On April 4, 1968, America lost civil rights leader Dr. Martin Luther King Jr. Fifty years after his death, at a time when Dr. King would have been 89, his message is still being held close to heart — and is still being fought for.
At the time of Dr. King's death in Memphis, TN, unrest broke out in response to the assassination. Dr. King was in Memphis in anticipation of a march he was to lead, one that his attorneys were fighting for in federal court, one that was unequivocally supposed to be orderly and peaceful. He was killed at the Lorraine Hotel in the company of musician Ben Branch and Rev. Jesse Jackson, preparing to depart for dinner.
In the time that has elapsed since that fateful April day, there are things that have and have not changed in America. "Dr. King bequeathed African-Americans the will to resist and the right to vote," Rev. Jesse Jackson recently wrote in The New York Times, reflecting on Dr. King's death and highlighting current activism against hate. "Five decades ago, a segregationist governor, George Wallace, peddled hate and division in reaction to the civil rights movement. Today, it is the president himself who is inciting anguish, bigotry and fear."
Similarly, former president Barack Obama sat down with civil rights activist Rep. John Lewis to reflect on Dr. King's life and legacy. The conversation was a part of a roundtable at the My Brother's Keeper Alliance with students in Washington, DC, in the hopes of inspiring future leaders. "Being on the right side of history isn't always possible," Obama said. "And it isn't always easy . . . You don't know whether your labors will deliver." Lewis continued his thought, noting that, "when you see something that is not right, not fair, not just, you have a moral obligation to do something, to say something."
"Dr. King inspired us to do just that," Lewis said.
A tension in Dr. King's narrative, because he is remembered both as a freedom fighter as well as an outlaw, and it's a fact that resonates sharply in a deeply divided contemporary America, with parallel activism taking place today. While rumors that Dr. King's death was orchestrated by the FBI or Ku Klux Klan continue to roil (unproven), the root of these stories underscore the sanitation of the activist's legacy: Dr. King was seen as unAmerican and a "danger" to the nation set against the unpopularity of civil rights movement at the time. This sentiment has been noted as extremely similar to comments made by critics of Black Lives Matter, today.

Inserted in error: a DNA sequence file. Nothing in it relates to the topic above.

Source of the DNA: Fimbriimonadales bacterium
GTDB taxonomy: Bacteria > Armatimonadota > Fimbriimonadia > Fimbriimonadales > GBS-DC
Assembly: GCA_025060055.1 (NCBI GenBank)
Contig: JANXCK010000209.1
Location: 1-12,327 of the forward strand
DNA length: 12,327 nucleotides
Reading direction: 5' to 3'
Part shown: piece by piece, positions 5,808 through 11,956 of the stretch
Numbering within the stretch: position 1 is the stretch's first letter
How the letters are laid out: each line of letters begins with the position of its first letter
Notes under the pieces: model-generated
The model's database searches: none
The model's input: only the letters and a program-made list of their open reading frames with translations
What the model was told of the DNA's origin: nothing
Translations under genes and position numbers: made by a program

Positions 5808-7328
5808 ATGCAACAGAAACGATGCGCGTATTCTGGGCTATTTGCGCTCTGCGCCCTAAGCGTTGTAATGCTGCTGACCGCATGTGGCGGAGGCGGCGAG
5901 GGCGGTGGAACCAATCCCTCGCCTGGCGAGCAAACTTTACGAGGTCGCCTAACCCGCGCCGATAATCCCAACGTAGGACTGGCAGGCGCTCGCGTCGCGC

Today, on the anniversary of his death, Dr. King is being celebrated far and wide by sometimes antithetical public figures. Memorials and inspirational quotes are swirling on and offline, coming from a mix of public figures from Fr. James Martin to Qasim Rashid, former vice president Joe Biden to Vice President Mike Pence, Rep. Kamala Harris to Gov. Mike Huckabee, RuPaul to Piers Morgan.
Today we honor Dr. Martin Luther King, Jr. on the 50th anniversary of his assassination. Earlier this year I spoke about Dr. King's legacy of justice and peace, and his impact on uniting Americans. #MLK50 Proclamation: https://t.co/XXtPO0VX5A pic.twitter.com/SH0esMSyMT
— Donald J. Trump (@realDonaldTrump) April 4, 2018
President Donald Trump added his voice to the mix by sharing a video on Twitter regarding Dr. King's work uniting Americans. "On this cherished day, we honor the memory of Rev. King," Trump said. "We rededicate ourselves to a glorious future where every American from every walk of life can live free from fear, liberated from hatred, and uplifted by boundless love for their fellow citizens."
It's a far cry from the last time Trump honored Dr. King. During the annual MLK Day Proclamation on Jan. 12 — he refused to answer questions regarding comments made the day before in which he referred to some African and Caribbean nations as "sh*thole countries." It also should be noted that Trump once violated the Fair Housing Act by refusing to provide housing to black tenants in the 1970s.
Regardless of the current administration, Dr. King's legacy continues to be heard and held dear in America — and his words will never be forgotten, the words that will continue to inspire generations of Americans for decades (if not centuries) to come.